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Monday, February 20, 2017
Thalif Deen interviews DR. BINDESHWAR PATHAK, the 2009 Stockholm Water Prize laureate
- In India, many moons ago, nobody dared talk about toilets – a subject that was taboo, particularly at mealtime. Those who were employed to clean toilets were treated as “untouchables” and designated “human scavengers”, says Dr. Bindeshwar Pathak, who has been named winner of the 2009 Stockholm Water Prize.
“They were not allowed to mingle with other people or have social interaction, and they were hated, humiliated and insulted,” he told IPS.
In pre-independent Indian society, a person born an untouchable would die an untouchable, said Pathak, founder of the Sulabh Sanitation Movement.
But things have dramatically changed in the world’s second most populous nation (1.1 billion and ranking next to China with 1.3 billion) which still has over 600 million people without access to a toilet.
Pathak, who was the recipient of the U.N.’s Renewable Energy Award last month for developing low-cost toilet technology to produce energy out of human waste, credits his Sanitation Movement with motivating and educating people to change their mindsets towards toilets and scavengers.
The United Nations says that more than one billion people worldwide still lack access to safe drinking water, and 2.5 billion don’t have basic sanitation facilities.
But under the U.N.’s Millennium Development Goals (MDGs), developing nations are expected to halve the proportion of people lacking water and sanitation by the year 2015.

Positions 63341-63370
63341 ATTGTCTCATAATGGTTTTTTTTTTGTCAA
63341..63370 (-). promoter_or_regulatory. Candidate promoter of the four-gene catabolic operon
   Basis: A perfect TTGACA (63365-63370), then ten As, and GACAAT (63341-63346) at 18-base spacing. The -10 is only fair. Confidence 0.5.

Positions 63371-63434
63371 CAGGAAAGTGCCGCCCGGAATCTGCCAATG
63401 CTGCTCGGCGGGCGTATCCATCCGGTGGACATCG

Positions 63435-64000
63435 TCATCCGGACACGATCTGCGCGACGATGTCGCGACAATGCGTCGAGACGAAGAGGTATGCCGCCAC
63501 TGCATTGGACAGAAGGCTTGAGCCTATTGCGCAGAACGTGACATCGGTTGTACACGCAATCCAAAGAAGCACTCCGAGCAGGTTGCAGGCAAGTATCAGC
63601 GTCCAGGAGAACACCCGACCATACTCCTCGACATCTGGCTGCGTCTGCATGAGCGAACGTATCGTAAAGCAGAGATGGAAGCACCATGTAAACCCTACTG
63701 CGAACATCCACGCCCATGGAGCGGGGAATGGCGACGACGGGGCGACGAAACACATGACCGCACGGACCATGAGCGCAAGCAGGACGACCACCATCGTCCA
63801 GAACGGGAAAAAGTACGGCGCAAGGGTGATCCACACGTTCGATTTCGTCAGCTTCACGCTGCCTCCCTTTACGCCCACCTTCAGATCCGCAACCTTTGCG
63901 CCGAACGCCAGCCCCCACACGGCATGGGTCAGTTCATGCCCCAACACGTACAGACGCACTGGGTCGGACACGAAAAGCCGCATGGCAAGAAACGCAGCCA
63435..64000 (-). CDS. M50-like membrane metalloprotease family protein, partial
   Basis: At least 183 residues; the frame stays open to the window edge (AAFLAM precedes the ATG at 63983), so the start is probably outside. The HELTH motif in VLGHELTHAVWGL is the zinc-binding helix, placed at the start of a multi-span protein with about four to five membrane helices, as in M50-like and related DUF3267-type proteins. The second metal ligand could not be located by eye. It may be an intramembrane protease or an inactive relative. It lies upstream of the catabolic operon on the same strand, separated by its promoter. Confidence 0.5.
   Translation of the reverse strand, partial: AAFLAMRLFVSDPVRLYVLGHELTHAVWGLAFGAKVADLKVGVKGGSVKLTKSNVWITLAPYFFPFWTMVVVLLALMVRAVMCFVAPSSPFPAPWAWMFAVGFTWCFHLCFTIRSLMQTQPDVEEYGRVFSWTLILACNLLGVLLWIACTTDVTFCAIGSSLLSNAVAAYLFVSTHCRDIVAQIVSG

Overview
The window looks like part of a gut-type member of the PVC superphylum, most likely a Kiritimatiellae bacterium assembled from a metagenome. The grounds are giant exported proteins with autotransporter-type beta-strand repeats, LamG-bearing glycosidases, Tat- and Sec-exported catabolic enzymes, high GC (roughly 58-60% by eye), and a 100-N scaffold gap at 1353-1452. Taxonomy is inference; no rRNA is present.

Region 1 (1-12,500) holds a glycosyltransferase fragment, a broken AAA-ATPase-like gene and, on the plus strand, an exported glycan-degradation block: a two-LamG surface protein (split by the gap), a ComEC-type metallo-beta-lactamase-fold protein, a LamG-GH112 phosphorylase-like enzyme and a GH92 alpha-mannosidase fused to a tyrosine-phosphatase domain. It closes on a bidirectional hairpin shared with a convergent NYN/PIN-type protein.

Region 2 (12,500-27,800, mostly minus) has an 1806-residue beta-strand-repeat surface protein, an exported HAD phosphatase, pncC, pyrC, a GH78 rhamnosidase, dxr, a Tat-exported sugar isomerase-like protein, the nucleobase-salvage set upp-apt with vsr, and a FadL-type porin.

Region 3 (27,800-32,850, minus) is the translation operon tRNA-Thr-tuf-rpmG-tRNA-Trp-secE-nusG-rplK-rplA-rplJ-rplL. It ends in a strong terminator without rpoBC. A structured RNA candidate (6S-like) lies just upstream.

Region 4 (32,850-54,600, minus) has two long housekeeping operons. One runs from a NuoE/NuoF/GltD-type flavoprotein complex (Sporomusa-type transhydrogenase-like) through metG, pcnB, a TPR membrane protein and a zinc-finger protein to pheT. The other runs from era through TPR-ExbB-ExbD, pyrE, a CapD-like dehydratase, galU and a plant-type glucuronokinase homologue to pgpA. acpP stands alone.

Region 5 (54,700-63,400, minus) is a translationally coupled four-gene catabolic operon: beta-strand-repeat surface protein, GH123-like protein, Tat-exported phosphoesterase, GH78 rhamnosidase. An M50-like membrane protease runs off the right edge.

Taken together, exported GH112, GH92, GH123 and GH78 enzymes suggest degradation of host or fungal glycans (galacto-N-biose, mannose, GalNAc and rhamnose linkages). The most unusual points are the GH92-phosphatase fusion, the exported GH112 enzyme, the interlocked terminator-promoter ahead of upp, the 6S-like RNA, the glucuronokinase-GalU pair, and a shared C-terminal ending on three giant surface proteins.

In an interview with U.N. Bureau Chief Thalif Deen, Pathak said India will hopefully achieve the MDGs by 2015 and total sanitation coverage by 2020.
Excerpts from the interview follow.
IPS: The U.N. says that to meet the MDG sanitation target by the year 2015, about 173 million people worldwide will need to gain access to sanitation each year between now and then. Do you think this target can be reached? If not, why? BINDESHWAR PATHAK: In my view, India will achieve its target because now it has developed an affordable and sustainable technology, and methodology to implement the programme, but I am somewhat doubtful about some countries that have not developed technologies suitable to their socio-economic conditions.
No country can achieve the target if they are thinking in terms of sewerage and septic tank systems. We have trained professionals from 14 African countries on Sulabh Sanitation Technologies and I hope these countries will try to come up to the expectations of the Millennium Development Goal.
IPS: How severe is the problem of sanitation in India? BP: Because of the technologies developed by me and the creation of awareness and motivation amongst the people and the government, the coverage has gone up to 63 percent in urban areas and 57 percent in rural areas. And because of India’s huge population burden, more than 600 million people still do not have access to a toilet.
But very sincere attempts are being made by the government to achieve the target, now that they have appropriate, affordable and sustainable technologies and also a favourable level of awareness amongst the community, thanks to the efforts of Sulabh. I am fully convinced that at the present rate, India will resolve the problem in the foreseeable future.